In his efforts to establish peace among the powers of Europe and to uphold the rights of the Church, he met with scant success; for the eighteenth century was eminently the age of selfishness and infidelity. One of his first public acts was to protest against the assumption (1701) by the Elector of Brandenburg of the title of King of Prussia. The pope's action, though often derided and misinterpreted, was natural enough, not only because the bestowal of royal titles had always been regarded as the privilege of the Holy See, but also because Prussia belonged by ancient right to the ecclesiastico-military institute known as the Teutonic Order. In the troubles excited by the rivalry of France and the Empire for the Spanish succession, Pope Clement resolved to maintain a neutral attitude; but this was found to be impossible. When, therefore, the Bourbon was crowned in Madrid as Philip V, amid the universal acclamations of the Spaniards, the pope acquiesced and acknowledged the validity of his title. This embittered the morose Emperor Leopold, and the relations between Austria and the Holy See became so strained that the pope did not conceal his satisfaction when the French and Bavarian troops began that march on Vienna which ended so disastrously on the field of Blenheim. Marlborough's victory, followed by Prince Eugene's successful campaign in Piedmont, placed Italy at the mercy of the Austrians. Leopold died in 1705 and was succeeded by his oldest son Joseph, a worthy precursor of Joseph II. A contest immediately began on the question known as Jus primarum precum, involving the right of the crown to appoint to vacant benefices. The victorious Austrians, now masters of Northern Italy, invaded the Papal States, took possession of Piacenza and Parma, annexed Comacchio and besieged Ferrara. Clement at first offered a spirited resistance, but,abandoned by all, could not hope for success, and when a strong detachment of Protestant troops under the command of the Prince of Hesse-Cassel reached Bologna, fearing a repetition of the fearful scenes of 1527, he finally gave way (15 Jan., 1709), acknowledged the Archduke Charles as King of Spain "without detriment to the rights of another", and promised him the investiture of Naples. Though the Bourbon monarchs had done nothing to aid the pope in his unequal struggle, both Louis and Philip became very indignant and retaliated by every means in their power. . . . In the negotiations preceding the Peace of Utrecht (1713) the rights of the pope were studiously neglected; his nuncio was not accorded a hearing; his dominions were parcelled out to suit the convenience of either party.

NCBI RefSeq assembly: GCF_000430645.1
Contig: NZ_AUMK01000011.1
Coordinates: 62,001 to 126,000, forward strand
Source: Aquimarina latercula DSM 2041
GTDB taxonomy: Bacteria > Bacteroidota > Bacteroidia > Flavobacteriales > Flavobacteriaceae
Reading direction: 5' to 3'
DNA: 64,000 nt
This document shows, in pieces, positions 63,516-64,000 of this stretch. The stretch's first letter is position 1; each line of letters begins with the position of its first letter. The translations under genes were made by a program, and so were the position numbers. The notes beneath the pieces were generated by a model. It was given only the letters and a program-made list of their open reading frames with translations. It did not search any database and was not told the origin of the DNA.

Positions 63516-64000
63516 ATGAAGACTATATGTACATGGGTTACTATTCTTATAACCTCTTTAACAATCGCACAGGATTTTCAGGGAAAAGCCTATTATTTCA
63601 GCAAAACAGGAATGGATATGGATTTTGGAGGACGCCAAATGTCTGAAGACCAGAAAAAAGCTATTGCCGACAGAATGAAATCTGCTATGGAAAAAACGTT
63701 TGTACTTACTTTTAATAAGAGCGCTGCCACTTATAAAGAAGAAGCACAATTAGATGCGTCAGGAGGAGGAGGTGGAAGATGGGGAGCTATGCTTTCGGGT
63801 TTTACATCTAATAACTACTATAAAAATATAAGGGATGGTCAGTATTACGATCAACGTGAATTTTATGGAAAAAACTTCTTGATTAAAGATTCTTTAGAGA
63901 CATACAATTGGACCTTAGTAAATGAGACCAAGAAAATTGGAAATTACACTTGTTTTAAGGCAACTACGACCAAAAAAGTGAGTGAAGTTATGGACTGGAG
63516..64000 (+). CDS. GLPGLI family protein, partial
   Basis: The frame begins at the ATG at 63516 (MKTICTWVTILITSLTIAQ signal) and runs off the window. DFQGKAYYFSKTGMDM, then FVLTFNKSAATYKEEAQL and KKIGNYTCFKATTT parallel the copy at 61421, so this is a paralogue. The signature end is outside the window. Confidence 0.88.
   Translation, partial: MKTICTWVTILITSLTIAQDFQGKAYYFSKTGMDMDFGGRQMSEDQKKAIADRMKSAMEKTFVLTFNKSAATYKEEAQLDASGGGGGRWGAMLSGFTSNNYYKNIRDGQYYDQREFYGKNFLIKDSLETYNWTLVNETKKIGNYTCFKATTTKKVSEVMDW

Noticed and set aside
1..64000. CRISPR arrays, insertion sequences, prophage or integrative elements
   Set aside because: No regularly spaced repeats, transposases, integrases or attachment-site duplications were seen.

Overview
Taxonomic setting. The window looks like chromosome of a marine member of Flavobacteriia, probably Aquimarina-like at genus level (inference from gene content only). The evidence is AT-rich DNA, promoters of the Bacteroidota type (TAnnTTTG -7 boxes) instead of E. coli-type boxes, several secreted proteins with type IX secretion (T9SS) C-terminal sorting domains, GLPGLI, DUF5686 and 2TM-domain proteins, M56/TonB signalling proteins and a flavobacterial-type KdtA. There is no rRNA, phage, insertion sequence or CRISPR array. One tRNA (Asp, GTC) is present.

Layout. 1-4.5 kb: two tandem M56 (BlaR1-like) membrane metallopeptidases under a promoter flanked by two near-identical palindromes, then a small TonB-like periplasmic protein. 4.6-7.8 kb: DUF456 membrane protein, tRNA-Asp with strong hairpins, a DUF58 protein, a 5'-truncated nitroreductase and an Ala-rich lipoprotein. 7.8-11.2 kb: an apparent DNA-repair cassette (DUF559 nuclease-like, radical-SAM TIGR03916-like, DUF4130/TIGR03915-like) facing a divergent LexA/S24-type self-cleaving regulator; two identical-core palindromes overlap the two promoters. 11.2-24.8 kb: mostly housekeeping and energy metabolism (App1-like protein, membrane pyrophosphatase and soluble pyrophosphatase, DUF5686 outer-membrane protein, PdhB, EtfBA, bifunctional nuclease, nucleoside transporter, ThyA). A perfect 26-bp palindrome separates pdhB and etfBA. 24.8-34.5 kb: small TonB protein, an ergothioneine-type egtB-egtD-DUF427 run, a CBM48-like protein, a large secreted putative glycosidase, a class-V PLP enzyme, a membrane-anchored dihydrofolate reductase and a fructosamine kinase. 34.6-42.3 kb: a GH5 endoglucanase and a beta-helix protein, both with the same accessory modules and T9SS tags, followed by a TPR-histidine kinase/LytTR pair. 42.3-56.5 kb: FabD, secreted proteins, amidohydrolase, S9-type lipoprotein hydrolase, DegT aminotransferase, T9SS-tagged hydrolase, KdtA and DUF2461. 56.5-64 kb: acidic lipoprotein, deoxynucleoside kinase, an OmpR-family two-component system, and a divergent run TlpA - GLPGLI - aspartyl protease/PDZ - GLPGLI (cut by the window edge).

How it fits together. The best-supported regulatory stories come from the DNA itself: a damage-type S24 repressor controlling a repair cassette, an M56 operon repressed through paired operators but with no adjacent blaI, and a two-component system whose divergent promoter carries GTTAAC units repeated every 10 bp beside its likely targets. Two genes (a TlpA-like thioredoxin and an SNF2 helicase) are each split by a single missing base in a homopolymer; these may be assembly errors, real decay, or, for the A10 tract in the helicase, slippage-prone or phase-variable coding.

Pope Clement XI, however, was a reforming pope and lived simply and without corruption. He was elected pontiff just couple of months after his ordination in November of 1700:

The enthusiasm with which his elevation was greeted throughout the world is the best evidence of his worth. Even Protestants received the intelligence with joy and the city of Nuremberg struck a medal in his honour. The sincere Catholic reformers greeted his accession as the death-knell of nepotism; for, though he had many relatives, it was known that he had instigated and written the severe condemnation of that abuse issued by his predecessor. As pontiff, he did not belie his principles. He bestowed the offices of his court upon the most worthy subjects and ordered his brother to keep at a distance and refrain from adopting any new title or interfering in matters of state. In the government of the States of the Church, Clement was a capable administrator. He provided diligently for the needs of his subjects, was extremely charitable to the poor, bettered the condition of the prisons, and secured food for the populace in time of scarcity. He won the good will of artists by prohibiting the exportation of ancient masterpieces, and of scientists by commissioning Bianchini to lay down on the pavement of Sta Maria degli Angioli the meridian of Rome, known as the Clementina.

His capacity for work was prodigious. He slept but little and ate so sparingly that a few pence per day sufficed for his table. Every day he confessed and celebrated Mass. He entered minutely into the details of every measure which came before him, and with his own hand prepared the numerous allocutions, Briefs, and constitutions afterwards collected and published. He also found time to preach his beautiful homilies and was frequently to be seen in the confessional. Though his powerful frame more than once sank under the weight of his labours and cares, he continued to keep rigorously the fasts of the Church, and generally allowed himself but the shortest possible respite from his labours.